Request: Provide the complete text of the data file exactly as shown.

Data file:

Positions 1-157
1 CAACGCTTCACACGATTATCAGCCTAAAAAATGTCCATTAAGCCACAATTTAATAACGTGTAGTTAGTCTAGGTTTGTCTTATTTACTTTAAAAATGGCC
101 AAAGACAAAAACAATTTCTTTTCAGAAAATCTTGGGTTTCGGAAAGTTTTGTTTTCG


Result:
Positions 1-157
1 CAACGCTTCACACGATTATCAGCCTAAAAAATGTCCATTAAGCCACAATTTAATAACGTGTAGTTAGTCTAGGTTTGTCTTATTTACTTTAAAAATGGCC
101 AAAGACAAAAACAATTTCTTTTCAGAAAATCTTGGGTTTCGGAAAGTTTTGTTTTCG